Keep your messaging simple, clear, and concise to make sure everyone understands you. Try not to use complicated jargon or abstract terms and numbers.
You should also consider other ways to clarify this information for your employees. For example, provide a one-pager that summarizes the system’s key functionalities and distribute this to the team. You could also host a Q&A session where the project team can answer team members’ questions about the new software. The two-way communication can leave team members with the impression that their individual voices are heard and considered in this decision.
Remember to communicate with team members a projected date (or date range) for when the shift will occur. That way, they know when to expect the change and can plan to take any action they need to before you move to implement the new association software. When timelines shift, it’s important to update the team so they can adjust their own actions as well.
4. Identify potential challenges
The project team should work together to anticipate challenges that may come up as you shift in this new direction. Here are a few common challenges:
One area to discuss is how people will react to the new system. Remember, people are naturally against change because they’ve already figured out how to make an old system work.
If you have any concerns about people digging their feet into the sand and refusing to change, identify influential team members you can get on board first. These should include your star performers across the organization with good communication skills and respect within your organization. Once these team members have shown a willingness to adopt the new system, the rest will follow more easily.
Prepare for a learning curve, especially for those who aren’t as tech-savvy as others. Talk about ways you can help your employees learn the new system. Could you have the vendor give a demo for everyone in the association? Does the system have any onboarding material or resources you can distribute to the team to help them prepare? Would it be beneficial to host a training session for each department?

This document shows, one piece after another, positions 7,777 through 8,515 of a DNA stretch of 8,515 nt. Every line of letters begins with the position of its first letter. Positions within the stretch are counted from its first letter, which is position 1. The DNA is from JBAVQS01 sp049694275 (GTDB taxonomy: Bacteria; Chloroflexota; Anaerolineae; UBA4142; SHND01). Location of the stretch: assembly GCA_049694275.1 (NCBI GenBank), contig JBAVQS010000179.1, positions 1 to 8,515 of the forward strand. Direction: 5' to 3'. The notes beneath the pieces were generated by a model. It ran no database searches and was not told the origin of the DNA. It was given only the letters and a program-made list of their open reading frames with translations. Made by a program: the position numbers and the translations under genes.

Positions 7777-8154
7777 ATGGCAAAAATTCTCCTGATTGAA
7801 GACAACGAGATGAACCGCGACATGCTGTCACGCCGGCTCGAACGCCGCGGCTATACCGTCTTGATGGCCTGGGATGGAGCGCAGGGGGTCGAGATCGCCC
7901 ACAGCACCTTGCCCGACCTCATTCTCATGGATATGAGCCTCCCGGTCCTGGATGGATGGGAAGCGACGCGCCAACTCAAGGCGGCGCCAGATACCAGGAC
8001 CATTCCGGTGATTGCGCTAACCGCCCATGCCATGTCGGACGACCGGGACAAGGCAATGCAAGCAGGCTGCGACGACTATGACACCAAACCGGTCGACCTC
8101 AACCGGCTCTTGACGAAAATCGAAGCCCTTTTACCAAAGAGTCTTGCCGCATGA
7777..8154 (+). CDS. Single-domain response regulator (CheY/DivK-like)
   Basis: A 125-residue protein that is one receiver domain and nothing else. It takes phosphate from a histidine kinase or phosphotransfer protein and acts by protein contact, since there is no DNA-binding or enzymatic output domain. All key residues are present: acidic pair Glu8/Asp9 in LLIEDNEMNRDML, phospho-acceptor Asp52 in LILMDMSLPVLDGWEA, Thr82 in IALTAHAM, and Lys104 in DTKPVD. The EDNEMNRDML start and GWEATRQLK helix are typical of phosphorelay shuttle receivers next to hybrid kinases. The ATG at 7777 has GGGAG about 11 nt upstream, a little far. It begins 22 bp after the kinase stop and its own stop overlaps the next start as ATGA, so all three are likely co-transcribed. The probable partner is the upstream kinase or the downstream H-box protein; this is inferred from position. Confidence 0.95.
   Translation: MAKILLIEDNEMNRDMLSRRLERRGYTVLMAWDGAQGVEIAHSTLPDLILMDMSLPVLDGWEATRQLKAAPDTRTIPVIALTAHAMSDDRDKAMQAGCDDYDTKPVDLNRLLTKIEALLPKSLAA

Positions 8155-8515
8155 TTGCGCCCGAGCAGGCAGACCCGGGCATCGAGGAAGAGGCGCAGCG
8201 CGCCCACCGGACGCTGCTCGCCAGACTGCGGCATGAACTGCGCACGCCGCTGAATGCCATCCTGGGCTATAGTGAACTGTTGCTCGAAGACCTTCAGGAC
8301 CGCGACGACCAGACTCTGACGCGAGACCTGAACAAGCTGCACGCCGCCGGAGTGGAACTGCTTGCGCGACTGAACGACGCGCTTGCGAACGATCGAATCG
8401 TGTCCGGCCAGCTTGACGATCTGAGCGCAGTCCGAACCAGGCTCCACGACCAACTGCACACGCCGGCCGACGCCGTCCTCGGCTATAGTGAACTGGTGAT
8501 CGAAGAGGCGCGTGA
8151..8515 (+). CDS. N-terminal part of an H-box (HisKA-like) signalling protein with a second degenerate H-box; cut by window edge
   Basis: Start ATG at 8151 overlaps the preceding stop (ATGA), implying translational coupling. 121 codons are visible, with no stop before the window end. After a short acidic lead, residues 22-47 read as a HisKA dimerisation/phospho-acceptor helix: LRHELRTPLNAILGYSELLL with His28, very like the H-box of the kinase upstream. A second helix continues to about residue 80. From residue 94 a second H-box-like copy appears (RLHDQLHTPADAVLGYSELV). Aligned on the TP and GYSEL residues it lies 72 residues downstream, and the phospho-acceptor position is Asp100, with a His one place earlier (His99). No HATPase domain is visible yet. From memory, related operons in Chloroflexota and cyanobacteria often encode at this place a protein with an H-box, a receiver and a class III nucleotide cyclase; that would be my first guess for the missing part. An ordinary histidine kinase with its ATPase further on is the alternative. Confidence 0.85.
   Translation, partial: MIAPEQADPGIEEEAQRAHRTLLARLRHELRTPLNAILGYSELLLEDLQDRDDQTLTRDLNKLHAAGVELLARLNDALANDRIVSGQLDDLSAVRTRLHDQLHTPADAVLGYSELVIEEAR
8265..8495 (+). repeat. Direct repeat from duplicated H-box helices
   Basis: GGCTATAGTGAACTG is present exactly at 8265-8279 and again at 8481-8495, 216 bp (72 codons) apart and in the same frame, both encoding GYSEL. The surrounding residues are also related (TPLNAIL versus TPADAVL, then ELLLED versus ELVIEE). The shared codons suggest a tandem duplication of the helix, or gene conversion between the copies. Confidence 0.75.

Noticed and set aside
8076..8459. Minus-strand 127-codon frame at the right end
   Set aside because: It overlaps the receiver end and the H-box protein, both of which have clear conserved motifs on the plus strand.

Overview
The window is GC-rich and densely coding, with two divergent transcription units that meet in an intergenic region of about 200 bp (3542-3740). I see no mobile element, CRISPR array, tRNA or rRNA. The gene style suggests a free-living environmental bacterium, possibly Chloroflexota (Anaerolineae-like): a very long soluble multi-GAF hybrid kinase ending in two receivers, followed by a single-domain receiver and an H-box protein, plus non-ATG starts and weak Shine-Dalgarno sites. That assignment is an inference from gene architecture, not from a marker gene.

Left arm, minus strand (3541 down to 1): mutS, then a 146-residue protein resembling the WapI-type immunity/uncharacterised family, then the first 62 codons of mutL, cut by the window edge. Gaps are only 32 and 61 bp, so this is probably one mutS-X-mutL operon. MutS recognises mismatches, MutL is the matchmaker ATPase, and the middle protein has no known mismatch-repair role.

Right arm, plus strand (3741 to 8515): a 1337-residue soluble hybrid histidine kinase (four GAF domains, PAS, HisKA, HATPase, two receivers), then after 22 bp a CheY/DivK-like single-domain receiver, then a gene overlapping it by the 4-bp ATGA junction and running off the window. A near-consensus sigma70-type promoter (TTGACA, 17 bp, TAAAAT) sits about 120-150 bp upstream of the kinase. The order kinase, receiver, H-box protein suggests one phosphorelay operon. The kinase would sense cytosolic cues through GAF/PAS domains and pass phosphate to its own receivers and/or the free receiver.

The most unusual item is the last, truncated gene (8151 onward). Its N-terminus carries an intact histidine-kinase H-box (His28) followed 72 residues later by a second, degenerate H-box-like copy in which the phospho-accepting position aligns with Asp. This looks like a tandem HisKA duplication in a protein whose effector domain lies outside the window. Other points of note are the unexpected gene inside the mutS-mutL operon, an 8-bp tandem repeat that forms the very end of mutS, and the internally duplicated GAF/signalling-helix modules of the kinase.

Changes in daily functions
Another area to focus on is how processes may change for individuals’ daily functions. For example, your new membership management system may change how members log in to their accounts. This is an important daily function that will need to be properly understood by team members so they can successfully communicate this to your members.
Communicating how the new system will affect specific tasks will give team members the proper knowledge and confidence needed to adopt these new operations. The more you can get team members to understand specific functions of the system, the quicker they’ll adapt to the system as a whole.
The project team should try to identify potential shifts to the timeline that your change champion previously laid out. Make sure you consider any team members’ vacations or other potential risks and delays.
5. Introduce the new membership management system to team members
Once you’re close to making the switch and almost ready to launch the new system, you should show team members how the software works. Implement any of the ideas you and the project team discussed to help teach people about the software.